Europe’s growth conundrum


The gap in productivity and economic performance between the US and Europe has been a source of much debate in recent years, but many experts seem agreed on one point: that a lack of progress on reform in labour and product markets has not helped the European cause.
This is a constant refrain of the OECD’s Going for Growth series (see page 25), and Structural Reform in Europe was also the theme of a one-day high-level conference jointly organised by the OECD and the IMF in Paris in March. Dominique Strauss-Kahn, managing director of the IMF, was a keynote speaker alongside Angel Gurría, secretary-general of the OECD. Other speakers included Joaquín Almunia from the European Commission, and Sweden’s employment minister, Sven Otto Littorin. The following is a short extract from Mr Strauss- Kahn’s speech.“This may seem like a strange time to be holding a conference on structural reform. We are in the middle of a financial crisis, which will have significant economic implications for many countries, so it seems that we have more urgent problems to address.But actually, it’s a good time to talk about structural reform, because it has an important bearing on what Europe will be like when it emerges from the financial crisis, and because mobilising public support for reform is vital to the success of the European model.I have said before that the European model is based on the desire to found a world of justice built on the irreducibility of human dignity. The model requires: that we take human rights seriously; that we focus on culture as a means of human development; that we achieve a balance between economic prosperity, social justice and the environment; and that we promote multilateralism.The key question is whether structural reforms—the kind of reforms that Angel Gurría has talked about—are consistent with this model. I believe that they are mostly consistent with the European model, and with European values; moreover they can provide important support for them, for two reasons.First, because all of the values that we hold will become easier to achieve in an environment of economic growth. Angel [Gurría] has explained very clearly the ways in which structural reforms can help Europe to compete successfully in world markets and to produce high growth. Second, structural reforms can help to create new opportunities for European citizens, which again supports European values. People—especially young people— don’t just want to be protected against failure; they also want the opportunity to be successful. […]We see the benefits of these reforms clearly. But we must also recognise that people are hesitant about structural reform. Policymakers cannot dictate to people on this; they need to persuade people. […]Finally, as we go forward, let us keep our eyes on the prize. The European model is the product of many years of passionate endeavour by the citizens of Europe. It is worth an equal expenditure of passion and effort to sustain it. The model is not static: European governments and institutions must learn from the world and adapt to changes in the world—as their citizens are already doing. But there is also much that Europe can give to the world if we hold fast to the principles of justice and human dignity, and if we approach our reforms with these values always in our minds.”Mr Strauss-Kahn’s full speech can be read at more information, contact the OECD Economics Department at also article “Counting the hours”.©OECD Observer No 266 March 2008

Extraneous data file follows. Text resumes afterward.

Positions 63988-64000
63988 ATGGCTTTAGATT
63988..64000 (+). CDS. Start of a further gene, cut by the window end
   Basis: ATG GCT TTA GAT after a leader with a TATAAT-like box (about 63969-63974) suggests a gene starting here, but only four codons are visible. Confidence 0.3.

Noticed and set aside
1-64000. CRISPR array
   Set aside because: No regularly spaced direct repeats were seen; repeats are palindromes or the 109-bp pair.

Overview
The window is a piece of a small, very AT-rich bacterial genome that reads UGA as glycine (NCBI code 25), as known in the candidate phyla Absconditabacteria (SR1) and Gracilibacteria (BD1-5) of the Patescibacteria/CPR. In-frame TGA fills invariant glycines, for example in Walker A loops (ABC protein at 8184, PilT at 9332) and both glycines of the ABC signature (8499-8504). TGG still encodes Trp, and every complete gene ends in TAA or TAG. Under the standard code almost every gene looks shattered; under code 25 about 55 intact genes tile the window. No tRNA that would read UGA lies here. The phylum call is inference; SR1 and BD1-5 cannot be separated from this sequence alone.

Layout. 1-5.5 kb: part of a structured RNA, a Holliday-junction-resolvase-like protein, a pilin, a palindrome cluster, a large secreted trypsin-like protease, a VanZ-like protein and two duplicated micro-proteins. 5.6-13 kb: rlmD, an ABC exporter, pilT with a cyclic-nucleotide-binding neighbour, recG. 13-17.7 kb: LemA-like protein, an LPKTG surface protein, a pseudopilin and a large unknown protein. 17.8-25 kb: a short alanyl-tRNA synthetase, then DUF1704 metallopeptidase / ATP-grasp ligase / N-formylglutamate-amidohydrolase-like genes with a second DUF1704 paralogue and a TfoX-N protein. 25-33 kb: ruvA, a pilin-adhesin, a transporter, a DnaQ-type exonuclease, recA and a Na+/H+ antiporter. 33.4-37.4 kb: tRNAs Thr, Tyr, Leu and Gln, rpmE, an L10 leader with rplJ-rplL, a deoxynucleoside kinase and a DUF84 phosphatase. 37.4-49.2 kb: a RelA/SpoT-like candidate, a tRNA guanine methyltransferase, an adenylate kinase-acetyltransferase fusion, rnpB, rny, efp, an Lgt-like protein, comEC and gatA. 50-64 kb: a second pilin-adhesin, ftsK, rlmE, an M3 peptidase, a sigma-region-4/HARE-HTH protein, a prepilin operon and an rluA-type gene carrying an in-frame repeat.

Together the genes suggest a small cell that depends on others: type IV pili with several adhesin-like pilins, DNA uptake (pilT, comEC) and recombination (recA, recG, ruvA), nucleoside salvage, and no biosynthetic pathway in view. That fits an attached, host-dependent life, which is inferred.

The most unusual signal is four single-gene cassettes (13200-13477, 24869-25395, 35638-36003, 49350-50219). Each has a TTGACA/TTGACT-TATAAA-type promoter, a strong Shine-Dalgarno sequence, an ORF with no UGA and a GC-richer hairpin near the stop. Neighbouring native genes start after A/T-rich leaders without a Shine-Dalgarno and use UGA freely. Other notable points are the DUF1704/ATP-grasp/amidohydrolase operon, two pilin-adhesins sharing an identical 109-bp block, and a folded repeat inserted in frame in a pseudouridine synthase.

Economic data

GDP growth: +0.6% Q1 2019 year-on-year
Consumer price inflation: 2.3% May 2019 annual
Trade: +0.4% exp, -1.2% imp, Q1 2019
Unemployment: 5.2% July 2019
Last update: 8 July 2019

OECD Observer Newsletter

Stay up-to-date with the latest news from the OECD by signing up for our e-newsletter :

Twitter feed

Subscribe now

<b>Subscribe now!</b>

To order your own paper editions,email

Online edition
Previous editions

Don't miss

  • MCM logo